## Returns: nominal or adjusted?

### Returns: nominal or adjusted?

If one enters an inflation rate and standard deviation on the main screen, are the projected returns nominal or are they inflation adjusted? I realize they are in current dollars.

### Re: Returns: nominal or adjusted?

The returns are nominal. So an 8% return with a 3% inflation rate is equivalent to a 6% return with a 1% inflation rate.

### Re: Returns: nominal or adjusted?

Jim, if that's the case then what (if anything) is the effect/purpose of entering an inflation rate on the main screen? Are you saying that the rates and returns that are output thus need to be manually adjusted for inflation?jimr wrote:The returns are nominal. So an 8% return with a 3% inflation rate is equivalent to a 6% return with a 1% inflation rate.

Example:

I set the portfolio investing style as Above Average Risk, which means 62/17/21 (and a side question: is "Intl" stocks or bonds?)

This appears to use an average return of 9.5%, with 14.3 standard deviation.

I set the inflation avg at 1.5%, deviation at 1.0

When the planner is run, the detailed view does indeed show these return numbers. But what about the inflation numbers? Are these used somehow?

If my portfolio shows a value of $2.0 million in 15 years, is this then without an inflation factor?

### Re: Returns: nominal or adjusted?

I think maybe a source of confusion is that the detailed view shows all dollar amounts in present value (2017) dollars.

The inflation rate and the rate of return are very interlinked, but inflation can also have an impact on a retirement plan that's independent of the rate of return. The main example of this is when you have retirement income sources that don't adjust for inflation. For example, if you have a fixed pension payout, or a fixed annuity payout, the purchasing power of that payout will diminish each year as inflation eats away at it.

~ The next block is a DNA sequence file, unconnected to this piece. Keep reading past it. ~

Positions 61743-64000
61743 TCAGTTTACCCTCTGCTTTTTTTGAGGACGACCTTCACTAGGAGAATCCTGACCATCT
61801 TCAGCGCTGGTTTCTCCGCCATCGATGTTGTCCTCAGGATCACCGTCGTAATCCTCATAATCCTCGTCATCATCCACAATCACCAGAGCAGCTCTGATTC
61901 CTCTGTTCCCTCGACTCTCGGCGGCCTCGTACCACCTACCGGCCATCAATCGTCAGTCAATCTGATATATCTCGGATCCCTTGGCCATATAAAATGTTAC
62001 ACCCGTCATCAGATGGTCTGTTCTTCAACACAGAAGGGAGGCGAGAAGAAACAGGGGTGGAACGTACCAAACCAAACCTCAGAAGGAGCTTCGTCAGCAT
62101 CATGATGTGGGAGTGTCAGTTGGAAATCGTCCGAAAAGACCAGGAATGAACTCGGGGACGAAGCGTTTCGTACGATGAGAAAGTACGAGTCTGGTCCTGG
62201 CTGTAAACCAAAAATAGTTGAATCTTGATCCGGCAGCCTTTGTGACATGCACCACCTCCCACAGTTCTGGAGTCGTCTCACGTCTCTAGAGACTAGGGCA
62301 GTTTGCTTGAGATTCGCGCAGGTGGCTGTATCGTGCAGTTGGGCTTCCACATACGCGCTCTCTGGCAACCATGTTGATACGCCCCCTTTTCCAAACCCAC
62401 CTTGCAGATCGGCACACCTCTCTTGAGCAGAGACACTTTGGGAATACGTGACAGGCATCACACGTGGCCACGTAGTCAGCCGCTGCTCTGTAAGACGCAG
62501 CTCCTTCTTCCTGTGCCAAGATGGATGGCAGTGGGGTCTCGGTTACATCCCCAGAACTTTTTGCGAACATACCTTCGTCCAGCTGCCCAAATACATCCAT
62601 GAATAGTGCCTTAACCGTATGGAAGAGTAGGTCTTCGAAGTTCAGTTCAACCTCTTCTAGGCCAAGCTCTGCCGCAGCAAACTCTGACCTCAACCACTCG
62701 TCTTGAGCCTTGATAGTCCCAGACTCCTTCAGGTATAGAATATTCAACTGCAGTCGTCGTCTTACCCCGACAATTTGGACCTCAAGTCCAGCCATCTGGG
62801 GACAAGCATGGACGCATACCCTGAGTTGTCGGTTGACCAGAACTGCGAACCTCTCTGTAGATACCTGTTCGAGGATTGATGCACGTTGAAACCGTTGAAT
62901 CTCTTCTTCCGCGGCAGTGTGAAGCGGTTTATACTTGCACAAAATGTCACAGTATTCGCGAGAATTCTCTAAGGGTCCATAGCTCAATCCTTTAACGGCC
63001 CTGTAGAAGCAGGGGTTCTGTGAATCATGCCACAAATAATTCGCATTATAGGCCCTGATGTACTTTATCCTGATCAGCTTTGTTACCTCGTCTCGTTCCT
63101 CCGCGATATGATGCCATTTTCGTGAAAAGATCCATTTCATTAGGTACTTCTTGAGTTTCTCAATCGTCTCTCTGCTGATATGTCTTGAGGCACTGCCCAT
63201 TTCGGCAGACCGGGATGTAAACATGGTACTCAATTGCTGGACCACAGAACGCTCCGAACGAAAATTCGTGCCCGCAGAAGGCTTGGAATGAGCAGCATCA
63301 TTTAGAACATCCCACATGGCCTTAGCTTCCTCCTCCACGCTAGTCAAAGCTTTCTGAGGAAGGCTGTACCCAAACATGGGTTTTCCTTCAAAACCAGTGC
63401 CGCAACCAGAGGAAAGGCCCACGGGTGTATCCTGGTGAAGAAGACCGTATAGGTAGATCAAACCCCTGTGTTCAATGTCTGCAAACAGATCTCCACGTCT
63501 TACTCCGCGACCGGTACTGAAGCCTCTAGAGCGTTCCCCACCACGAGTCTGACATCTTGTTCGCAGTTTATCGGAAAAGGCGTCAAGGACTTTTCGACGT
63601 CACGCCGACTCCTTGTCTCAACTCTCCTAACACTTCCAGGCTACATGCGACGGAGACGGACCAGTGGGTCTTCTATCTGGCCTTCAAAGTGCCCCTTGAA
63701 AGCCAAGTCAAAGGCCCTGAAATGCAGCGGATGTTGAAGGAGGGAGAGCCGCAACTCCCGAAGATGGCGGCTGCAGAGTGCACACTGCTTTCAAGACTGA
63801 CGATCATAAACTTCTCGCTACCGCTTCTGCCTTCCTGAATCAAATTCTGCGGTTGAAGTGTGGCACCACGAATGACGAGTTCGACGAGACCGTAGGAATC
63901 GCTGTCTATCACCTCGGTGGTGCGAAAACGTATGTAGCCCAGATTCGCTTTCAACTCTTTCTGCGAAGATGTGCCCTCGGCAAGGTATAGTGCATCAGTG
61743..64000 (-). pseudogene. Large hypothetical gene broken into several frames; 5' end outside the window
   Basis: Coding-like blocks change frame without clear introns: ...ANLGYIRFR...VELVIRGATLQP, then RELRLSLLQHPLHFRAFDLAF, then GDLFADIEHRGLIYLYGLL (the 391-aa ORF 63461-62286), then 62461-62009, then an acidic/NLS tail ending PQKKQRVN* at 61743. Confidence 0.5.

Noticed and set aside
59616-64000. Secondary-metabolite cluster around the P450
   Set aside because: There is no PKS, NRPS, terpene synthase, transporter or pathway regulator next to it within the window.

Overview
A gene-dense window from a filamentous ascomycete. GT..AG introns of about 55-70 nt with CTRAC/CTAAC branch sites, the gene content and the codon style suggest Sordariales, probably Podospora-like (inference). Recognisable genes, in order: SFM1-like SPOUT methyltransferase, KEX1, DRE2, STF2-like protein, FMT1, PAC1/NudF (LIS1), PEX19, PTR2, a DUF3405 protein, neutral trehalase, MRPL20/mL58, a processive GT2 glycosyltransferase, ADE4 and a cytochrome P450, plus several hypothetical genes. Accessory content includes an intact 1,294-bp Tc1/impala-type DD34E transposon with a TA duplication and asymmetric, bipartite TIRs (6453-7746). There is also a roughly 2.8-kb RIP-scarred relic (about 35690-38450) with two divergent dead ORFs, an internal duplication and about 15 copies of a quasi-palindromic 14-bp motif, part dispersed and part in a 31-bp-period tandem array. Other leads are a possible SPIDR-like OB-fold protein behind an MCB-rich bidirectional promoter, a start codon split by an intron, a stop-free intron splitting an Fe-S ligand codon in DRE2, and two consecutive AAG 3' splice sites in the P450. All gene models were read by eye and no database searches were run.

A good way to see this is to create a pension cash flow in additional inputs that has the COLA set to 'No COLA'. After you run the planner, if you look in the detailed view you'll see the real value of the pension cash flow decreasing each year.

The inflation rate and the rate of return are very interlinked, but inflation can also have an impact on a retirement plan that's independent of the rate of return. The main example of this is when you have retirement income sources that don't adjust for inflation. For example, if you have a fixed pension payout, or a fixed annuity payout, the purchasing power of that payout will diminish each year as inflation eats away at it.

A good way to see this is to create a pension cash flow in additional inputs that has the COLA set to 'No COLA'. After you run the planner, if you look in the detailed view you'll see the real value of the pension cash flow decreasing each year.

### Re: Returns: nominal or adjusted?

Yes, and I have done that since we do have an (expected) pension income that is not COLA'd (or is, but at irregular intervals).jimr wrote:I think maybe a source of confusion is that the detailed view shows all dollar amounts in present value (2017) dollars.